This supply-chain included export-oriented economies such as Thailand, Malaysia, and Taiwan that provided intermediate goods required for final production and assembly in China and saw their own exports buoyed by the exporting boom out of China.
Many proponents of free trade even went to the extent of defending Chinese export subsidies; however unfair they might be. Their logic was that if the Chinese state spends its own money to subsidise the consumption of people in other countries by making products artificially cheaper, it only made consumers in these importing countries better off.
This dominant narrative failed to register the increasing de-industrialisation in many large developing economies due to unfair trade practices by China. The export opportunities and associated economic growth and good jobs that could have come to other developing countries all ended up going to China. So while the consumers in the industrialised, rich countries gained from cheaper products and the Chinese state and the economic system it controlled got wealthier, the losers were in countries across Asia, Africa and Latin America who would have got a fair share of the pie had the much-touted ‘rules-based trading system’ really worked.
But the rules and institutional means of enforcement in the WTO were designed by economists and trade experts from the west or trained in the west. As such it was completely incapable of dealing with an all-encompassing authoritarian state like China.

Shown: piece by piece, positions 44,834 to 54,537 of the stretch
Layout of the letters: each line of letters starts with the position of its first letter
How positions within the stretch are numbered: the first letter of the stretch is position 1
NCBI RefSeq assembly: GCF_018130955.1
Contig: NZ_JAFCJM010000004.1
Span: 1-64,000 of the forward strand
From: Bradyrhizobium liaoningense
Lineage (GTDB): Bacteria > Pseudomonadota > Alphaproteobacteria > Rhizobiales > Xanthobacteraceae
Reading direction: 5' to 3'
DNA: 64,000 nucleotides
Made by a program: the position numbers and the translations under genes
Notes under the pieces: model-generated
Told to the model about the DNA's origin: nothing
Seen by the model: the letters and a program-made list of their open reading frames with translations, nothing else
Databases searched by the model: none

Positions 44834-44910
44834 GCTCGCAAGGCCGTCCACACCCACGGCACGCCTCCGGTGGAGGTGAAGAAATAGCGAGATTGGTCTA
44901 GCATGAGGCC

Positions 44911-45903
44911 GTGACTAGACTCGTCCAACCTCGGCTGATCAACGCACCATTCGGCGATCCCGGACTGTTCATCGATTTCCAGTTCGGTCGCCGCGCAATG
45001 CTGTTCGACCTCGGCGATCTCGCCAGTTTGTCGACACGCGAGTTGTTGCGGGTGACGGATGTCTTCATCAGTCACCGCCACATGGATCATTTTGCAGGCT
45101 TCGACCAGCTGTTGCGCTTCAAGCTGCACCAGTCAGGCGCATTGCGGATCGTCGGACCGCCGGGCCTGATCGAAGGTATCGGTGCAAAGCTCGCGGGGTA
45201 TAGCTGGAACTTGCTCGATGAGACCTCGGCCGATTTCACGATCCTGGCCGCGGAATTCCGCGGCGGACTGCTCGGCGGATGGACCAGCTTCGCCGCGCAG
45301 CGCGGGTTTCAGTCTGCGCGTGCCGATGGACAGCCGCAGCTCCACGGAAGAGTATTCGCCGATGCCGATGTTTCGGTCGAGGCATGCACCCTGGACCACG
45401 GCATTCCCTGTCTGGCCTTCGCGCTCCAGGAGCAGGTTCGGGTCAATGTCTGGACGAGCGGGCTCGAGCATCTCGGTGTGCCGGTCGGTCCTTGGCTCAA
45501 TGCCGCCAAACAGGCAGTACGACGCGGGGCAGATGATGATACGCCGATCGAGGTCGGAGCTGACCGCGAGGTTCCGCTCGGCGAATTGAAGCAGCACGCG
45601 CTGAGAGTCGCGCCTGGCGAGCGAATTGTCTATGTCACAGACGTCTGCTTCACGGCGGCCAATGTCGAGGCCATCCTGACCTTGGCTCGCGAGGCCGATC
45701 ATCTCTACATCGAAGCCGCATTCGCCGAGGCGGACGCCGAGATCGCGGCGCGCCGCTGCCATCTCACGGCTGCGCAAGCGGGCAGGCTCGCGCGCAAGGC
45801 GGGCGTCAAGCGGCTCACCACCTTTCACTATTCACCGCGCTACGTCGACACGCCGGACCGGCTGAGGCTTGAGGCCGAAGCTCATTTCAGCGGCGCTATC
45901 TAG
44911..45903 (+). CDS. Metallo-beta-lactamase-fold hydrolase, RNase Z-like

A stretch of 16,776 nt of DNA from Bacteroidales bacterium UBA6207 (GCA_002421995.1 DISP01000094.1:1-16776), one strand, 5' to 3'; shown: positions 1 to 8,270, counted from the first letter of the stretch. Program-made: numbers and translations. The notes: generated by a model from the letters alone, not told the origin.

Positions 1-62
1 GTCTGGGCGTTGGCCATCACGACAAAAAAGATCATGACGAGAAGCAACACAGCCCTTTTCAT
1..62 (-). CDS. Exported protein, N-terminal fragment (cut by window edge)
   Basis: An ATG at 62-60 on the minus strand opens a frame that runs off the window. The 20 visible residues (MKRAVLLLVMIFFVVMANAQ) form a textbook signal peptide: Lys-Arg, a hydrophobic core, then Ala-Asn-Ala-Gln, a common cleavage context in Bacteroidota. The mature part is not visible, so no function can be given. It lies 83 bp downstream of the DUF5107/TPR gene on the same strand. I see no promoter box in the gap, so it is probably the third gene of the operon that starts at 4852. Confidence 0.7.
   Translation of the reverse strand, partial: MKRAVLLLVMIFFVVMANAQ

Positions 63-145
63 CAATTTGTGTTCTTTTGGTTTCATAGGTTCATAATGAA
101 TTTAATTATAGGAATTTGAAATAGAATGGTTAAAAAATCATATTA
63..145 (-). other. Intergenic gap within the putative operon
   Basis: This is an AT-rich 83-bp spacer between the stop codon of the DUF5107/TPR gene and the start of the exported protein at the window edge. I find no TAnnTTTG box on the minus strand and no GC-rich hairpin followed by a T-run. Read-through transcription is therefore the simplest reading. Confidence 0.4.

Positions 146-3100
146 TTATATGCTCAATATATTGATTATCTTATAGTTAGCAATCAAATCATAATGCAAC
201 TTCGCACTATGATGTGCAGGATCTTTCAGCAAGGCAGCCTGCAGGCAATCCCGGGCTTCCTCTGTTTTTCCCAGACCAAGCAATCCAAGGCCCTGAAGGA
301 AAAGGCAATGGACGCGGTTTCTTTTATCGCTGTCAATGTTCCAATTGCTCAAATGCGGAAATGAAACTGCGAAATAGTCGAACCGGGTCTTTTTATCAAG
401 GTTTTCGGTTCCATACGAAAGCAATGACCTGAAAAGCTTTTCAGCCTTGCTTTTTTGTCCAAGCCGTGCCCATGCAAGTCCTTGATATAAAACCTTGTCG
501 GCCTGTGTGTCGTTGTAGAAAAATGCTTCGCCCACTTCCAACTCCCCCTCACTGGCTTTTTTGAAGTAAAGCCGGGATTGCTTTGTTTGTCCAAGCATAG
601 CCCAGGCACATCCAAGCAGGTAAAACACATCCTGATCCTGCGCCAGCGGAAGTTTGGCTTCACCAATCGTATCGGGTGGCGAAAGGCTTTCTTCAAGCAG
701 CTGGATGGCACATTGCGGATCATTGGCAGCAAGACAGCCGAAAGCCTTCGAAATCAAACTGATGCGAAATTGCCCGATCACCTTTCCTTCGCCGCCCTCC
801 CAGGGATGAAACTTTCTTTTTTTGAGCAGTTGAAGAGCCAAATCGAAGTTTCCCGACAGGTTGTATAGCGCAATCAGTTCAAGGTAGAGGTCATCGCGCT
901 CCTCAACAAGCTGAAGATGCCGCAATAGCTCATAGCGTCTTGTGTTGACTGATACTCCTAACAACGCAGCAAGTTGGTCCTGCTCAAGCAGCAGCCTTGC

Gaming the System
On the face of it, WTO agreements included institutional measures that would prevent member states from using subsidies and other measures to undermine genuine competition or practice predatory policies. But the problem was that governments have several ways by which they can provide support to their firms or subsidise them and it is extremely difficult to prove that such support has been provided as export subsidies that undermined fair competition in a rules-based trading system.
In most cases, the market itself played the role of regulator. In more open economies, internal competition among different firms for government support would balance the level of support the state can extend export-oriented firms vis-à-vis the demands of other sectors. Foreign participants in such markets could also challenge and lobby against any discriminatory government support that disadvantaged them. None of this was true for China.
The extensive prison system in China provides almost free labour for many industrial clusters. Independent observers have documented the use of Uyghurs prisoners from Xinjiang as slaves. Even when not using prisoners or slaves, the Chinese system ensured that the Chinese worker had very little rights for negotiating compensation, typically lived in dormitories within the factory premises and worked several hours over-time